W3C home > Mailing lists > Public > www-validator@w3.org > April 1999

Webtechs DNS ownership change risk

From: Lloyd Wood <L.Wood@surrey.ac.uk>
Date: Thu, 8 Apr 1999 17:25:04 +0100 (BST)
To: S.Peters@surrey.ac.uk, Tolga Ors <T.Ors@surrey.ac.uk>, lynxdev@browser.org
cc: jakob@useit.com, www-validator@w3.org, risks@CSL.sri.com, help@networksolutions.com, ee71gm@ee.surrey.ac.uk
Message-ID: <Pine.SOL.3.95.990408162354.21068N-100000@petra.ee.surrey.ac.uk>
[Stuart points out that the webtechs html validator is now a porn
 site, as DNS ownership has changed. Tolga, you will want to update
 the webtechs links on your pages too; can't think of anyone else
 locally using webtechs on their own pages, but the link in internal
 lynx help:
 strikes me as a currently widespread problem.]

Thanks, Stuart; I've fixed my various links to webtechs; there must be
a lot of links to www.webtechs.com/html-val-svc/ around the web (such
as in every lynx help), and I see the new owners of that name (whois
webtechs.com show they run a large number of other porn sites) are
deliberately redirecting traffic from that URL... 

is probably a better choice than
for most people outside janet, since it's more current.

On DNS reuse, there's Jakob Nielsen's 'why web pages must live forever'
and the article over Paramount's embarassment abstracted under
http://www.useit.com/hotlist/spotlight1999q1.html for Jan 13 1999
gives a previous example of DNS name reuse causing embarrassment - in
that case for IMDB surfers who were surprised by what came up from
links to sites whose names were previously registered for film sites.

I hadn't heard of the www.groveartmusic.com case, but I see it's
owned by the same jader 'virtual domain buyers' people who bought
webtechs. Fie on them. How many names do they own?

We're going to see more of this... DNS names must live forever!
I'd suggest that a DNS registration that lapses should be reassigned
to an empty webserver that just spits out 'Not Found' for several
months as a help to people linking to the site, before the name is

I've no idea who exactly at Network Solutions to take this
up with, and since the 'help' link on http://www.networksolutions.com/
(hard-to-read fixed-width design IMO) is a javascript-only call, I
have  no burning desire to find out. 




---------- Forwarded message ----------
Date: Thu, 8 Apr 1999 16:05:40 +0100
From: Stuart Peters <S.Peters@surrey.ac.uk>
To: L.Wood@surrey.ac.uk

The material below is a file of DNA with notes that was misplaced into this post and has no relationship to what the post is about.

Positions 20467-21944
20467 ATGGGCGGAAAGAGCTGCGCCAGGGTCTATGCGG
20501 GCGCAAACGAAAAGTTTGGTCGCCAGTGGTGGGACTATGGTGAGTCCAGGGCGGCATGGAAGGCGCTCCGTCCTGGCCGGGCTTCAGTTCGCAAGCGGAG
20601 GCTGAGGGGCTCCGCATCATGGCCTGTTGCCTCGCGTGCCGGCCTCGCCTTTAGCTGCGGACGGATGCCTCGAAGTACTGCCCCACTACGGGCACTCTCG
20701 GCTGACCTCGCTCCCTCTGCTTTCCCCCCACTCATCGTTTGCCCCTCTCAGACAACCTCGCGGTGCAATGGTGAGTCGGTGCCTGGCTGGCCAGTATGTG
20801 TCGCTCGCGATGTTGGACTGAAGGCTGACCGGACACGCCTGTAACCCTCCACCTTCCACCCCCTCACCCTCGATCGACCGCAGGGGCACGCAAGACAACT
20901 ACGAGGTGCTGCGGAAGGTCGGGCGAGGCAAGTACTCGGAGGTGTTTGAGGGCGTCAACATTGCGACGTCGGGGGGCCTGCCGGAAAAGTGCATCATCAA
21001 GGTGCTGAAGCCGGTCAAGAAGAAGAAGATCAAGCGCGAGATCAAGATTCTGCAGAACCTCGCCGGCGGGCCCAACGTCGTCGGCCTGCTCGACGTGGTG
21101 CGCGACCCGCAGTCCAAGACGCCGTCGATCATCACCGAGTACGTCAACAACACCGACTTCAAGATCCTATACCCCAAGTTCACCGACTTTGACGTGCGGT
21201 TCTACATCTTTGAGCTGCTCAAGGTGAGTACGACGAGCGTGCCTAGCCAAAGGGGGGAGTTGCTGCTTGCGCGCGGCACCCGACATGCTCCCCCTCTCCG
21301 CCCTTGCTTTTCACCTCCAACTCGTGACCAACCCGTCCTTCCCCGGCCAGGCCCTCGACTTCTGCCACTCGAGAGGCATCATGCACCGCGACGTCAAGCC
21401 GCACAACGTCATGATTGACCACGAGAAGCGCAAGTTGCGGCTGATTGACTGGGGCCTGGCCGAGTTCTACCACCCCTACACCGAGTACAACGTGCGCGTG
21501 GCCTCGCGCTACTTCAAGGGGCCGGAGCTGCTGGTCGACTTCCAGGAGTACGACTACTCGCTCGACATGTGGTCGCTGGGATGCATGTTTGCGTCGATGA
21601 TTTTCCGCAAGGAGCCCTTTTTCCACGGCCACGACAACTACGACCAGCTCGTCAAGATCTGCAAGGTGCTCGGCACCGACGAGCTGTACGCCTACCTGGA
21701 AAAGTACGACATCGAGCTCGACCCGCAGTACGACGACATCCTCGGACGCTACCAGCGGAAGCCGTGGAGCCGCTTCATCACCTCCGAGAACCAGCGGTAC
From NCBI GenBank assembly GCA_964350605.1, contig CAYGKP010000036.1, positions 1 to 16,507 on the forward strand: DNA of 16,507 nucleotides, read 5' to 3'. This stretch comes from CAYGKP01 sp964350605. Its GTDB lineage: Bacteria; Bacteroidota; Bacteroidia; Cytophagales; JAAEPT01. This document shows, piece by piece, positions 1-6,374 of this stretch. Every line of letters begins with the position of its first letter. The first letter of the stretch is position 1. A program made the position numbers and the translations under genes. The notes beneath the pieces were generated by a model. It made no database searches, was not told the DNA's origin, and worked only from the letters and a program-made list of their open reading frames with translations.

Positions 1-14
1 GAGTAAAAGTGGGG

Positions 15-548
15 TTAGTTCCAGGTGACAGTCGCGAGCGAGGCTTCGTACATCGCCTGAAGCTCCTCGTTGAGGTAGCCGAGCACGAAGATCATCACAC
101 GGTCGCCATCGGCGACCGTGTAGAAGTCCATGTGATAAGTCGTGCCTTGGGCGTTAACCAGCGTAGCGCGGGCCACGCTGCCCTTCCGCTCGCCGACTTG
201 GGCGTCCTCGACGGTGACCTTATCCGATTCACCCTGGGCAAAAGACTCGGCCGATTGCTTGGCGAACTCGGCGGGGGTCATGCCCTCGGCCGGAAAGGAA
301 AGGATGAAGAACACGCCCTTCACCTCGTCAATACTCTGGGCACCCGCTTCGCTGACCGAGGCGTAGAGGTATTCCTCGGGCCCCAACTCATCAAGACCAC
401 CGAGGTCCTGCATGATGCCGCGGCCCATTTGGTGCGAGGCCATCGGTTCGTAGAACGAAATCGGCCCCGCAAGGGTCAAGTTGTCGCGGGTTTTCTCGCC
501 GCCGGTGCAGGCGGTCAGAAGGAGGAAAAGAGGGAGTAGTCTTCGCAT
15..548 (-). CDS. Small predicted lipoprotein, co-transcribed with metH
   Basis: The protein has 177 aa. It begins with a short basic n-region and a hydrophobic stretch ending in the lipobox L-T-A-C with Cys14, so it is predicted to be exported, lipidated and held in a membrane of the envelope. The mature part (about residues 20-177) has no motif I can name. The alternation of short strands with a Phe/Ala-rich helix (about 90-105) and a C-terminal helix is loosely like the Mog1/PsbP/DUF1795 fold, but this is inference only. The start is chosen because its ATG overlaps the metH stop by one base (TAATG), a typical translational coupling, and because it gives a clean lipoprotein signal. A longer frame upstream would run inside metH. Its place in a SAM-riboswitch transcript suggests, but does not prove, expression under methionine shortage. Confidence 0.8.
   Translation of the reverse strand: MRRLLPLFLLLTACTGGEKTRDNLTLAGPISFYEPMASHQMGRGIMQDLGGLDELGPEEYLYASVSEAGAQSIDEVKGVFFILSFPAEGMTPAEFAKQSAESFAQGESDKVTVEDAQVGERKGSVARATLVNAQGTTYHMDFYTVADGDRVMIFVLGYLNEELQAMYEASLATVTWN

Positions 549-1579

Subject: Indecent material on your web site!

Below are excerpts from a thread on the eLib mail list.  I thought I'd
point out that you currently sport a link to Webtech at:


The original site is mirrored at:


...and you can change the link to this!

best wishes,
Stuart Peters

lis-elixirs may be interested to know about the domain www.webtechs.com
which used to host a popular HTML validation service (which was mirrored at
HENSA).  Apparently the domain name lapsed, and has now been taken over by a
porn site.  Many HTML purists included a "HTML valid" icon on their pages
which linked back to webtechs and certain versions of the analog software
included the pointer its output.

AltaVista enables you to check links.  There are 4287 links to
www.webtechs.com from pages within uk.ac.   I suggest eLib projects go to
Alta Vista and enter the search term:

link:http://www.webtechs.com/ host:xxx.ac.uk

replacing xxx by their domain name.
Re webtechs:
I suspect we'll see more of this kind of thing.
A few weeks ago we removed http://www.groveartmusic.com/
from the BUBL LINK database as it is also now a porn site.
Originally it was provided by MacMillan Publishing, giving details of
Grove's Dictionaries of Music and Dictionary of Art, including sample articles.
> I work on the Macmillan Reference website which used to own the
> groveartmusic.com url. Unfortunately, our registration this url
> lapsed when we stopped using it last year. Since then it has been
> purchased by a Dutch company for pornographic purposes.

[whois groveartmusic.com suggests they're Danish... L.]

> Obviously this means that there are many websites containing this link
> who believe that they are actually linking to Grove Dictionaries of Music.
> The new url is www.grovemusic.com.
> We are currently attempting to contact as many websites as possible that
> contain the old url to update to the new one. As you can appreciate
> this is a very time consuming and difficult task.
> Too much noise?  Why not simply get your link checker to look for the word
> 'sex' in each page it pulls, do a manual check on any hits and maintain a
> list of known exemptions.  (And do your link checking via the JWCS to keep
> your first level links in the cache).

That'll only deal with sites that transmogrify into porno sites and
mention the word sex somewhere on their introductory page.  I think the
porn merchants are on the "bleeding edge" of this particular innovation
but how long before the "make money fast", "promote your website better",
"stocks you should be investing in", etc spam-meisters do the same?  The
list of keywords and exceptions could grow pretty quick.
Stuart Peters, Dept of Sociology, University of Surrey, Guildford GU2 5XH,
United Kingdom.  Tel: +44 (0)1483 259292 Fax: +44 (0)1483 259551

Electronic Publishing Resource Service - EPRESS   http://www.epress.ac.uk/
Received on Thursday, 8 April 1999 12:25:17 UTC

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